• Moderate risk: treatment would consist of neoadjuvant treatment + TME or TME + LPLN dissection (to date, there is no clear consensus on which approach will fit best for these patients).
• High risk: these patients should undergo neoadjuvant treatment + TME + LPLN dissection (particularly if the abnormal nodes do not respond to neoadjuvant treatment).
Pursuing Sammour and Chang recommendations, treatment modality should be based on detailed pretreatment workup and an individualized approach that considers all options to optimize the treatment of patients with rectal cancer worldwide (42).
A future randomized clinical trials comparing TME + LPLN dissection vs. chemoradiotherapy + TME, and/or chemoradiotherapy + TME + LPLN dissection vs. chemoradiotherapy + TME may be needed to clarify the true benefit of prophylactic LPLN dissection for locally advanced low rectal cancer.
In summary, this review analyses the potential advantages and disadvantages of the two distinct approaches popular in North America and Europa, and Asia, for the treatment of advanced rectal cancer. The importance of preoperative tumor staging, the decision making process and the use of all therapeutic modalities for patients according to the risk of metastatic LPLNs are discussed, acknowledging the limitations of available evidence coming from both East and West.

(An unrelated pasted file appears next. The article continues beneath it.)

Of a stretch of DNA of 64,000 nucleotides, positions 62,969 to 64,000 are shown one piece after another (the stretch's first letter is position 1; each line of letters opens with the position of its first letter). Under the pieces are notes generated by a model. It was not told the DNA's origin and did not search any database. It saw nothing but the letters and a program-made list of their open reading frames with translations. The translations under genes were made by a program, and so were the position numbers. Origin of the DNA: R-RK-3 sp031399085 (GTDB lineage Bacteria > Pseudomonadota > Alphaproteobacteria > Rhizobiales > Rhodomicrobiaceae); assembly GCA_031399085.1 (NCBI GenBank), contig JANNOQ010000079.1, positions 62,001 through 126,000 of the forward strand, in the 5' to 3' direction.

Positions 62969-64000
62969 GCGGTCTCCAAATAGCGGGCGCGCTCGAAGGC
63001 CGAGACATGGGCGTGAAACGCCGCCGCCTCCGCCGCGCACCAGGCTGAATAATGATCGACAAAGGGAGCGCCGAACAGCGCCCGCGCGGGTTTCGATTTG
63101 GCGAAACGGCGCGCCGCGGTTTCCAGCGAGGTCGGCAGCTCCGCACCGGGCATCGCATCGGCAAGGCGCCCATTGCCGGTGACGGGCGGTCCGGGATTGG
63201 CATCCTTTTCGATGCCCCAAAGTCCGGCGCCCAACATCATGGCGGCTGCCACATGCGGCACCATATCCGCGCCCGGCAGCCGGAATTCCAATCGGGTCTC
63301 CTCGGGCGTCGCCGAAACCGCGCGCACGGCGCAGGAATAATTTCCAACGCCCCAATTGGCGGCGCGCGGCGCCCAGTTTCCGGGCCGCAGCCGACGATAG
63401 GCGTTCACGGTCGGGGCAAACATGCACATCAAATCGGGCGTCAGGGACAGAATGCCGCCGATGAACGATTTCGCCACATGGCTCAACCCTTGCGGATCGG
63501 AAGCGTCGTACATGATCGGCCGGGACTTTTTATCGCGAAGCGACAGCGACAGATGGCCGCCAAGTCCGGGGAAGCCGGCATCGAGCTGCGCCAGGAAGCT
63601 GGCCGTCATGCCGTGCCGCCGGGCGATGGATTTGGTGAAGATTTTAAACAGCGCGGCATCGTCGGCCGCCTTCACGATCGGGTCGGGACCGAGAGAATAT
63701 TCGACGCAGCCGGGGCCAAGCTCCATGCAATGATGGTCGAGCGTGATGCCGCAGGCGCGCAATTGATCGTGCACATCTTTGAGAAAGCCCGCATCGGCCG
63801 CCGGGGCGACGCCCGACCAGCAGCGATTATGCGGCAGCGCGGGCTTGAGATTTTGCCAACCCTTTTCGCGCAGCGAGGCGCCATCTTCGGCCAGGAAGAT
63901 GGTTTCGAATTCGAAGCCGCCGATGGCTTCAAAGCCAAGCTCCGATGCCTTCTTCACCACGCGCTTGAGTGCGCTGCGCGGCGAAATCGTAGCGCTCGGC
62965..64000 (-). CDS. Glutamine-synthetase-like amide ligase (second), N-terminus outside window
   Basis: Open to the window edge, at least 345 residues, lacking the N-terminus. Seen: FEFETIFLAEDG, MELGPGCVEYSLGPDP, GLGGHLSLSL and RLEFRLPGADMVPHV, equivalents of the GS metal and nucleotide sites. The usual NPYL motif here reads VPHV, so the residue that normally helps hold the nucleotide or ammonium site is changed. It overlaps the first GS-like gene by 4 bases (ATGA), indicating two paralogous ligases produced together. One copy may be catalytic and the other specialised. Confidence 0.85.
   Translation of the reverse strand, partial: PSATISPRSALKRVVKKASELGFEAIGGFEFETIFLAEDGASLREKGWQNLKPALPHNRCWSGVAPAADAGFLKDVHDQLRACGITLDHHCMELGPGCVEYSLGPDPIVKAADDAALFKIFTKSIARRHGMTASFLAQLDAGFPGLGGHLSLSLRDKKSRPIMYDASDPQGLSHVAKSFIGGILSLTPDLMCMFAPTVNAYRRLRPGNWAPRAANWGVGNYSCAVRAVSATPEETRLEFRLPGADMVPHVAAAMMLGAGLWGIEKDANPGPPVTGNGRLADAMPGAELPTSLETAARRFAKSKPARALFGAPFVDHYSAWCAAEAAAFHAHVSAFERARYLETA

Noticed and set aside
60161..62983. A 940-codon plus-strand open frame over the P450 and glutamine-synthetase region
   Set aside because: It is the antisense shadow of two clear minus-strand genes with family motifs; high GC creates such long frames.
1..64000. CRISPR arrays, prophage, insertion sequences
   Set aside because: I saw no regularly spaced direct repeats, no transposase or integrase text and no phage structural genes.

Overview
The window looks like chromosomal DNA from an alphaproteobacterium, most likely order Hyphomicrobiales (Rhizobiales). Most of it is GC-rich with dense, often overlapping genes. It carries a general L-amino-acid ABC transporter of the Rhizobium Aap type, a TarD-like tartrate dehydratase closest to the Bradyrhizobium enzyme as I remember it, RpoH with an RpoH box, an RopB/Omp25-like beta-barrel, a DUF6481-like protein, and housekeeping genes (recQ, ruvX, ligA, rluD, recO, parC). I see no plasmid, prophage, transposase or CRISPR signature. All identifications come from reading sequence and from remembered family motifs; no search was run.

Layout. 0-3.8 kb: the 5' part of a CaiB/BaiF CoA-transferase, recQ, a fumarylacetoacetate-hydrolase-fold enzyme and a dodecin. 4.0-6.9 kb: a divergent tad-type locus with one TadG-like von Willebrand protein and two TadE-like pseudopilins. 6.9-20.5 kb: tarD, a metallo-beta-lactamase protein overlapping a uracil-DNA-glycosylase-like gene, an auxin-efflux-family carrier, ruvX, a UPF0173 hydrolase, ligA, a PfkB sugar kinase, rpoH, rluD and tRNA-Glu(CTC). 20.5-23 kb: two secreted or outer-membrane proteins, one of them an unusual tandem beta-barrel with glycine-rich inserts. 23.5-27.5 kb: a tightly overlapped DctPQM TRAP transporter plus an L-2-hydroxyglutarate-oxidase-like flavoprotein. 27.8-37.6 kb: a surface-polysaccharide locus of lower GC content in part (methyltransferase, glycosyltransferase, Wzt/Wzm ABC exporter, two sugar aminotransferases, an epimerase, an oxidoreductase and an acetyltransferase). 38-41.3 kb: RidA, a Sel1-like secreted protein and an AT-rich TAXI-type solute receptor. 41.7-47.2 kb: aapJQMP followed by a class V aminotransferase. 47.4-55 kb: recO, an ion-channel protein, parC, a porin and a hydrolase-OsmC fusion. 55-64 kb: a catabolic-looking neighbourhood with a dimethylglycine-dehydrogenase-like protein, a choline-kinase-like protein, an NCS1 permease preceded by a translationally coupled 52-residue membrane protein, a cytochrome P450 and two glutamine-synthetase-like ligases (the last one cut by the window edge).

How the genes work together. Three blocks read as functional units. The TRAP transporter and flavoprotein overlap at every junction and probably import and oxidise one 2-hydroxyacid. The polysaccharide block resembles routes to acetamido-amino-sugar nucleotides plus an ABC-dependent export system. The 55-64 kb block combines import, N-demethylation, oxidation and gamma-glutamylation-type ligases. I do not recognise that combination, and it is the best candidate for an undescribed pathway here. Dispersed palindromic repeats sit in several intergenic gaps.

JM and JO have made substantial contributions to conception and design, and/or acquisition of data, and/or analysis and interpretation of data, have participated in drafting the article or revising it critically for important intellectual content, and have given final approval of the version to be submitted.
This article has been edited in contribution with the Instituto de Investigación Sanitaria San Carlos from the Hospital Clinico San Carlos, which encourages health investigation throughout our Hospital and promotes scientific publications.
Conflict of Interest
The authors declare that the research was conducted in the absence of any commercial or financial relationships that could be construed as a potential conflict of interest.